NVision’s 3D Scanning Helps HVAC Makers Keep Their Cool

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The near-essential nature of A/C makes HVAC a highly competitive industry. Improving efficiency, dependability, and affordability is essential to staying alive in the A/C market. To address these challenges, some A/C manufacturers are following the example of the automotive industry and converting their copper system components to aluminum.

When it comes to A/C components, aluminum offers several advantages over copper. Aluminum is the more abundant metal, thus less expensive. It’s also lighter, providing more options for system designers and engineers. But perhaps more significant, it’s impervious to formicary corrosion, which attacks copper and copper alloy tube walls, creating a network of microscopic tunnels culminating in pinholes and leaks in coils and piping. Formicary corrosion can cause premature equipment failure and reduce the longevity of system components.

NVision, a leader in 3D noncontact optical scanning and engineering, has worked extensively with the HVAC (heating/ventilation/air conditioning) industry for more than 30 years and recently helped major HVAC manufacturers successfully:
• Evaluate and confirm the viability of converting copper system components to aluminum
• Reverse-engineer and improve the design of air conditioning (A/C) drip pans

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Air conditioning is hotter than ever—hot as in demand, a must-have, a comfort most of us want, and, with higher-trending temperatures generating heat-related health issues, one that many can no longer live without.

“I’m proud that our 3D scanning and engineering services played a role in extending the life span and improving the design of these A/C systems,” says Kersen. “Neither of these projects would have been as successful without the accuracy of 3D noncontact scanning. You could say that NVision is helping to improve home comfort from A to C.”

“Our HandHeld scanner has an accuracy of +– 0.025 mm or 25 microns, which is one-thousandth (0.001) of an inch. As its laser light sweeps across an object’s surface, it rapidly—at a speed of 60,000 or more separate measurements per second—collects massive amounts of individual location points on the surface, each with its own x, y, z coordinates and i, j, k vectors,” says Kersen. “The full dataset, or ‘point cloud,’ collected by the scanner comprises literally millions of these measurement points. With this vast amount of dimensional data, we inspected the components against all the aluminum parts in the A/C system, down to the most minute detail.”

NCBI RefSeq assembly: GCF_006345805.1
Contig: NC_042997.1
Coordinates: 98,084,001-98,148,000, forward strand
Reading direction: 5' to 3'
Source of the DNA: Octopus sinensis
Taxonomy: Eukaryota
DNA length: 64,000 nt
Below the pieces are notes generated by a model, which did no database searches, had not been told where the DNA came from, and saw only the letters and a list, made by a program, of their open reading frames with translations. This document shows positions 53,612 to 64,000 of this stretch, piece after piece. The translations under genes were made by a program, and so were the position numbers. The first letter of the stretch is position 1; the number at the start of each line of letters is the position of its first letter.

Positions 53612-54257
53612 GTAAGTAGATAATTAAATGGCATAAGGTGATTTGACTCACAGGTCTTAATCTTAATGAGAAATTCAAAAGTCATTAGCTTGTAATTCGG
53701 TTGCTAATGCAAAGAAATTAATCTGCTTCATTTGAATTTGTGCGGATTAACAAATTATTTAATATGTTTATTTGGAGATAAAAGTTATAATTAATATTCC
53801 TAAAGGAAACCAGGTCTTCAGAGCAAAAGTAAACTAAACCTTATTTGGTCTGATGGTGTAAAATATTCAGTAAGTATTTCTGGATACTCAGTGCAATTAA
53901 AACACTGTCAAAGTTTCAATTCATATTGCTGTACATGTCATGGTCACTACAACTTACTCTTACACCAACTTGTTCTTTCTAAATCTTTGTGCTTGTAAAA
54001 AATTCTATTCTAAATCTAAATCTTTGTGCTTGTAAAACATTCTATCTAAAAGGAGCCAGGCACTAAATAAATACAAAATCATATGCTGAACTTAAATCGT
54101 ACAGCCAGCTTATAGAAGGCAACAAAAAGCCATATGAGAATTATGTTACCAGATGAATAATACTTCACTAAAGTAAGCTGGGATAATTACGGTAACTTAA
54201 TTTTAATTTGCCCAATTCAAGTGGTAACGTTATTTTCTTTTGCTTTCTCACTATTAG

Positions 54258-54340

“The scanning results confirmed that the new aluminum parts met all of the manufacturer’s specifications, so the company proceeded to convert its A/C parts from copper to aluminum,” says Kersen.

After scanning the pans with a HandHeld laser scanner, NVision engineers used the point clouds to create STL (stereolithography) models of each pan’s average dimensions, followed by the creation of 3D models. These were then converted to CREO, which is, along with SolidWorks, one of the five major 3D CAD platforms. The manufacturer used these models to make the desired modifications to its A/C drip pans.

More than a century after Willis H. Carrier built the first modern electrical air conditioning unit, A/C systems are a fixture in most U.S. homes. According to the U.S. Energy Information Administration (EIA), nearly 90% of U.S. households in 2020 were using A/C. Internationally, the use of A/C is expected to rise during the next 30 years, with the world’s hottest regions producing much of the demand.

NVision also worked with a second HVAC manufacturer, one that has built much of its reputation on making some of the most energy-efficient A/C units on the market. It also manufactures heat pumps, furnaces, boilers, garage heaters, air handlers, thermostats, and indoor air quality systems.

A CT scanner uses X-rays to produce 3D representations of external and internal components. Because the scanner’s accuracy depends on material density, aluminum is ideal for CT inspection, allowing for an accuracy of 0.0004 in.

Metrology

NVision’s 3D Scanning Helps HVAC Makers Keep Their Cool

Scanning plays a role in extending life span and improving design of A/C systems

NVision engineers began scanning the converted A/C components, which required multiple noncontact scanners, including its HandHeld laser and CT scanners. The NVision team measured the system’s U-shaped coils, as well as its casings, soldering joints, and more.

For more information about NVision’s 3D measurement and engineering services, contact: www.nvision3d.com.

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